As the Canadian Press reports, the cuts will make Ontario’s business tax rates much “lower than the average U.S. Great Lake state, considered Ontario’s main competitors for jobs and investment.”

Big Three auto companies, for example, may decide to close their U.S. plants over their numerous Ontario plants if they conclude that there will be a long-term Canadian tax advantage.

For its part, the Obama administration’s budget proposed a range of higher taxes on businesses, going in the exact opposite direction of virtually all other advanced economies.

McAuliffe-nomics

Good news for Virginia taxpayers! Turns out that gubernatorial candidate Terry McAuliffe, longtime Democratic fundraiser and former national chairman, understands the power of tax cuts. At a forum on Wednesday, he said that $1.25 million in tax cuts could generate $80 million in economic activity. I’m not sure even Art Laffer or Christina Romer would claim that much return on tax cuts. But here’s McAuliffe:

At George Mason University yesterday, McAuliffe said Virginia’s appeal to Hollywood filmmakers could improve the state’s economic picture. McAuliffe said he became familiar with the potency of the film industry while serving as chairman of the Democratic National Committee.

During a roundtable discussion with local filmmakers and producers at George Mason, he unveiled a proposal to offer additional tax incentives and other benefits to film crews making movies in Virginia. He said the state has been losing out to such states as North Carolina and Georgia, which offer greater benefits and have seen their film industries flourish.

He pointed to the HBO miniseries “John Adams,” about the nation’s second president, as an example of a film project that had benefited the state. The miniseries, filmed partly in Williamsburg and at the College of William and Mary, cost Virginia $1.25 million in tax breaks, but it boosted the local economy by $80 million and created 3,500 jobs, he said.

Unless … wait a minute. Could it be that McAuliffe only favors targeted tax cuts, tax cuts that would direct economic activity in a particular direction, tax cuts that would in fact help his Hollywood fundraising friends? Hard to say. He’s not calling for tax increases during his gubernatorial campaign, but of course he helped President Clinton raise taxes and he supports President Obama’s tax-spend-and-borrow policies. According to this liberal blogger, McAuliffe tells liberals privately that he can’t run for governor of Virginia on a tax-increase platform … if you get my drift.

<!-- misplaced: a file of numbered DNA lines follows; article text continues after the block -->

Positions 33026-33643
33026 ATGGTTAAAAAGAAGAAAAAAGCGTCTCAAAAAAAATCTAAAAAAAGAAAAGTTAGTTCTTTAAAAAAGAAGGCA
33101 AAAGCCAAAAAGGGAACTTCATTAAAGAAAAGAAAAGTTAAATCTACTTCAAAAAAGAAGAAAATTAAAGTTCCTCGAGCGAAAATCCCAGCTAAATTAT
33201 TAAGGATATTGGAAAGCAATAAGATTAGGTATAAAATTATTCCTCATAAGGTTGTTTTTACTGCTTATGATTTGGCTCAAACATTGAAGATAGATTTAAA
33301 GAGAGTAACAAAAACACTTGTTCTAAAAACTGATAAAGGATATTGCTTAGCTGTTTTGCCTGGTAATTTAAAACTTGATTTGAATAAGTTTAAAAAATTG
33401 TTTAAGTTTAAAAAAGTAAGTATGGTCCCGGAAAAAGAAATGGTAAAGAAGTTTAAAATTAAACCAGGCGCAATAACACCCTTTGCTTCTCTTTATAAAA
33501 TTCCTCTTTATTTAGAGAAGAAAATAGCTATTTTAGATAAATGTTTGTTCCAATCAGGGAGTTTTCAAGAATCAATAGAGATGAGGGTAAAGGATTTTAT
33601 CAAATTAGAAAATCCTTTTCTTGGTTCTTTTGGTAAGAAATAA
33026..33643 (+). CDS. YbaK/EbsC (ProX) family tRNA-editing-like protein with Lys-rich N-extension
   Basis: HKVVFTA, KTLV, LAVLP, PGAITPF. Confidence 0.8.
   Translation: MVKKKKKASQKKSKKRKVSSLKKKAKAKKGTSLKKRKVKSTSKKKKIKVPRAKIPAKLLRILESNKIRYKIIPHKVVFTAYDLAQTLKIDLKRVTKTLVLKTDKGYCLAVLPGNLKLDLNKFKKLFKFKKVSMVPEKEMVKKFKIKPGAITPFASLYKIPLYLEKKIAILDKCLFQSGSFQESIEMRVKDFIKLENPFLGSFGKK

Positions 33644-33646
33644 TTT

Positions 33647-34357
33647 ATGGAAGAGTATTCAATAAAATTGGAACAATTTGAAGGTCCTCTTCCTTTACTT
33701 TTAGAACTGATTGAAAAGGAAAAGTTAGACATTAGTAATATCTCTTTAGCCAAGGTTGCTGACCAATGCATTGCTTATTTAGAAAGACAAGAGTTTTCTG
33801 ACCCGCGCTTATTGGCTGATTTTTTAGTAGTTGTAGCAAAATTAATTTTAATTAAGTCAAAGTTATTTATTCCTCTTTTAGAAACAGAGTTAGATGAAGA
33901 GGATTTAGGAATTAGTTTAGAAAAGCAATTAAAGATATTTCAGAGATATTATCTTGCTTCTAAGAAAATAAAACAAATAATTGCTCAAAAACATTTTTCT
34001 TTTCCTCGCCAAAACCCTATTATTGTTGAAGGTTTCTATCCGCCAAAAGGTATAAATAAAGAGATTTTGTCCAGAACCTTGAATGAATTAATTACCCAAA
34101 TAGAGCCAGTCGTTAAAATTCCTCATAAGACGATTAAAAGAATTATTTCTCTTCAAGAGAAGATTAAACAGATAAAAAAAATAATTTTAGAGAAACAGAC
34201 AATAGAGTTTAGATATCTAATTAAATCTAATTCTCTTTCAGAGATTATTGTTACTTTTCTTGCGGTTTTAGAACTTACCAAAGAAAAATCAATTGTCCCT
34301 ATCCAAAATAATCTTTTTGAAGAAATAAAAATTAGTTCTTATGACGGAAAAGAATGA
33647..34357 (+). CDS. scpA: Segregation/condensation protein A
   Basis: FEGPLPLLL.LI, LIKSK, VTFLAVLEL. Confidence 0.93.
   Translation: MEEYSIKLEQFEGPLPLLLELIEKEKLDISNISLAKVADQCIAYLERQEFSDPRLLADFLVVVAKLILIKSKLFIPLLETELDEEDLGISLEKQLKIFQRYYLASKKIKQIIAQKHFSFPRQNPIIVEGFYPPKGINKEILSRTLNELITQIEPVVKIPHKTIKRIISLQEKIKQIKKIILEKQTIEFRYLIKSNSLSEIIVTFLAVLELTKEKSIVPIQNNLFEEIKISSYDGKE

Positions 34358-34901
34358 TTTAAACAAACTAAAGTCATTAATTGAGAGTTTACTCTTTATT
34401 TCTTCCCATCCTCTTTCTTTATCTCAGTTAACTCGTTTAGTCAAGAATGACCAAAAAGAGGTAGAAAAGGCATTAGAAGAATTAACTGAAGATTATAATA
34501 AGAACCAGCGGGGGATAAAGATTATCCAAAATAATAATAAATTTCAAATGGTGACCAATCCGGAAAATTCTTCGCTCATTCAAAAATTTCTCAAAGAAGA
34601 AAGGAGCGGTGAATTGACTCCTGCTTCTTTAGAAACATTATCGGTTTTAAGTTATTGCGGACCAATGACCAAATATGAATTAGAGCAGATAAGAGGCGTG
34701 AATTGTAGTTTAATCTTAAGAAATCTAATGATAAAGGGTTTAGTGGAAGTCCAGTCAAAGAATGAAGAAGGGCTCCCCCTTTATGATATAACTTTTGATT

But hey, if a $1.25 million tax break can generate $80 million of economic activity, what could a $125 million tax break do for Virginia?

New Study: ‘Drug Decriminalization in Portugal’

On July 1, 2001, a nationwide law in Portugal took effect that decriminalized all drugs, including cocaine and heroin. Drug possession for personal use and drug usage itself are still legally prohibited, but violations of those prohibitions are deemed to be exclusively administrative violations and are removed completely from the criminal realm.

In a new study, constitutional lawyer and Salon.com writer Glenn Greenwald examines the Portuguese model and the data concerning drug-related trends in Portugal, and argues that, “judged by virtually every metric, the Portuguese decriminalization framework has been a resounding success.”

Greenwald will speak at the Cato Institute Friday, April 3, about the success of the decriminalization program.

[ipaper docId=13784156 access_key=key-1b7m6y33q9et1f73i1st height=600 width=500 /]

Terrible Example, Mr. Secretary

Here’s something rich from U.S. Education Secretary Arne Duncan: According to The New York Times, yesterday Duncan smeared South Carolina Governor Mark Sanford as a reform obstructionist because Sanford wants to turn down education stimulus money.